concept could present a significant opportunity to OLED display manufacturers, as this
would allow triplet states to be harvested without the necessity to use expensive
platinum or iridium metal complexes in display technology. Progress in this area could
produce valuable intellectual property that could be exploited in the highly lucrative
OLED display market that is expected to reach $25.9bn by 2018 (Transparency Market
Research).
This project will also have direct impact through the training given to a number of
PDRAs and postgraduate students (from relevant CDTs or DTGs) who will be closely
involved with the research. This training - in both experimental and theoretical
methods - will help provide a cohort of highly skilled researchers who are prepared for
careers in both academic and industrially based research in the areas of photonics and
optoelectronics.

Publications

10 25 50
publication icon
Askitopoulos A (2018) All-optical quantum fluid spin beam splitter in Physical Review B

publication icon
Askitopoulos A (2016) Nonresonant optical control of a spinor polariton condensate in Physical Review B

publication icon
Bhattacharya A (2017) Room-Temperature Spin Polariton Diode Laser. in Physical review letters

publication icon
Cammack H (2018) Coherence protection in coupled quantum systems in Physical Review A

publication icon
Cilibrizzi P (2016) Half-skyrmion spin textures in polariton microcavities in Physical Review B

publication icon
Cilibrizzi P (2015) Polariton spin whirls in Physical Review B

 
Description We aim to deliver the first electrically pumped room temperature polariton laser. Our strategy is to develop a hybrid organic/inorganic strongly coupled microcavity that utilizes the inorganic epitaxy for electrical injection and the organic component to retain strong coupling at room temperature. We have experimentally realised a polariton quantum simulator based on a lattice of coupled polariton condensates. We have also designed an ultrafast optical switch based on exciton-polaritons. In organic microcavities, we have realised an orange laser. We have also found a dramatic variation of the injection current in hybrid organic-inorganic microcavities. We have demostrated the polariton lasing in a hybrid GaAs/MoSe2 microcavity that is the first evidence of Bose-Einstein condensation in an atomically thin crystal film.
Exploitation Route Through the industrial engagement by IBM (Zurich), CDT (Cambridge) and other groups. The development of our research through the network of national and international collaborations is envisaged.
Sectors Digital/Communication/Information Technologies (including Software),Electronics

URL https://sites.google.com/site/hybridpolaritonicspg/
 
Description Our project involves active engagement from our partners, IBM Research, Cambridge Display Technologies, Nanoquanta, and KP Technology. Discussions with these partners has shaped our research plans, and we will ensure our research plan remains aligned with their priorities by including representatives of these companies on our advisory board, as well as ensuring there is representation of our partners across the range of workshops and meetings we will hold to discuss our progress and plan our future program. In addition to these mechanisms to ensure strategic focus, we will encourage graduate students working within the remit of our program to be seconded to our industrial partners, either to work on projects directly related to their ongoing research, or to intermit their PhD in order to carry out internships with these industrial partners. For example, KP Technology and St Andrews have experience of running joint internship projects for St Andrews students, and these would be available to PhD students aligned to the programme. We have also started a joint PDRA program with the university of Wuerzburg. The PDRA employed by Soton is spending 9 months per year in Wuerzburg working on the MBE growth of structures that are subsequently studies in Southampton and Sheffield.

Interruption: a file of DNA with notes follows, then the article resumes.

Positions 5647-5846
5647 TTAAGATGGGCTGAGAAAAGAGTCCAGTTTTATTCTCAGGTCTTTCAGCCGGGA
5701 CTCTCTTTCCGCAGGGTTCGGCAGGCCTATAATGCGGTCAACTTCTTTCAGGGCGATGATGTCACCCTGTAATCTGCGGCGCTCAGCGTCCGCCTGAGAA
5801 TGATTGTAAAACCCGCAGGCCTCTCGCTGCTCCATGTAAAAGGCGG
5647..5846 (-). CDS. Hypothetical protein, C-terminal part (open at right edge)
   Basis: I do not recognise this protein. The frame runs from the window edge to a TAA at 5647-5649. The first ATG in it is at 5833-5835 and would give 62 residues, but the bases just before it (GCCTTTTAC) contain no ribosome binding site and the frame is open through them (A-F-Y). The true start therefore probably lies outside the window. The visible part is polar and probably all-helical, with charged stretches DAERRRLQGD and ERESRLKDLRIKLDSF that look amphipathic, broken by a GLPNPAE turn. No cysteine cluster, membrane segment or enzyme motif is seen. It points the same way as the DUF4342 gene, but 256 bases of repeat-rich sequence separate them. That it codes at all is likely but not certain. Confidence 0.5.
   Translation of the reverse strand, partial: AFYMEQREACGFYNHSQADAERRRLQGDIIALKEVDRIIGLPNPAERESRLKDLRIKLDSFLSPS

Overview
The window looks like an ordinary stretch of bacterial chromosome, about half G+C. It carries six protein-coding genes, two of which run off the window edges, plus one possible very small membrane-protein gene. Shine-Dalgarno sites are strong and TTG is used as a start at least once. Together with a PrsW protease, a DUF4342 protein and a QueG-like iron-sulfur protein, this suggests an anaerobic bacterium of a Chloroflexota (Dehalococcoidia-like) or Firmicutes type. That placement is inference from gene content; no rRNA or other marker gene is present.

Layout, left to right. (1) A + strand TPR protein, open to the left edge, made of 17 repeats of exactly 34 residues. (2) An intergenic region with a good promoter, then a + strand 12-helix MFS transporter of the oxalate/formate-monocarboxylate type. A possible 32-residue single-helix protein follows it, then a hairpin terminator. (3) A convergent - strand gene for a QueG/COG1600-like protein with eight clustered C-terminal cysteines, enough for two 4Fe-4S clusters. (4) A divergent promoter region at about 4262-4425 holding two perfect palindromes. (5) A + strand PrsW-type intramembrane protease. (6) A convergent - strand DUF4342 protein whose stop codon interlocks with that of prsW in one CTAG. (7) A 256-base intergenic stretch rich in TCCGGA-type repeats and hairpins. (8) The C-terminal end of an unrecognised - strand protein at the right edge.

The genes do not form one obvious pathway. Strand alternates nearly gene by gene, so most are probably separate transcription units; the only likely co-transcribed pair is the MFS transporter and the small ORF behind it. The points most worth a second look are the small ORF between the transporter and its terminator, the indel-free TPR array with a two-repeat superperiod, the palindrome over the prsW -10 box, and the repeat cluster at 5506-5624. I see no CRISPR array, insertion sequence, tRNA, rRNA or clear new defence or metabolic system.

First Year Of Impact 2017
Sector Digital/Communication/Information Technologies (including Software)
Impact Types Economic

 
Description Laidlaw Internship: Ryan Moodie
Amount £4,110 (GBP)
Organisation University of St Andrews 
Sector Academic/University
Country United Kingdom
Start 06/2016 
End 08/2016
 
Description Royal Society International Exchange: Prof. Allan Macdonald
Amount £9,800 (GBP)
Funding ID IES\R2\170213 
Organisation The Royal Society 
Sector Academic/University
Country United Kingdom
Start 01/2018 
End 12/2019
 
Description Physics Today 
Form Of Engagement Activity A magazine, newsletter or online publication
Part Of Official Scheme? No
Geographic Reach International
Primary Audience Media (as a channel to the public)
Results and Impact Recently published general article on "The new era of polariton condensates" in the American Physical Society magazine "Physics Today". The magazine has a circulation of over 100,000.
Year(s) Of Engagement Activity 2017
URL http://physicstoday.scitation.org/doi/10.1063/PT.3.3729
 
Description Science Discovery Day 2017 
Form Of Engagement Activity Participation in an open day or visit at my research institution
Part Of Official Scheme? No
Geographic Reach Regional
Primary Audience Public/other audiences
Results and Impact "Synchronised swinging": an interactive activity on coupled oscillators and pendulum, as part of our annual Science Discovery Day, which is targetted at families via advertising through schools and third sector groups (youth clubs, Scout and Guide movements). The attendance at the event was over 600 people over the course of 6 hours.
Year(s) Of Engagement Activity 2017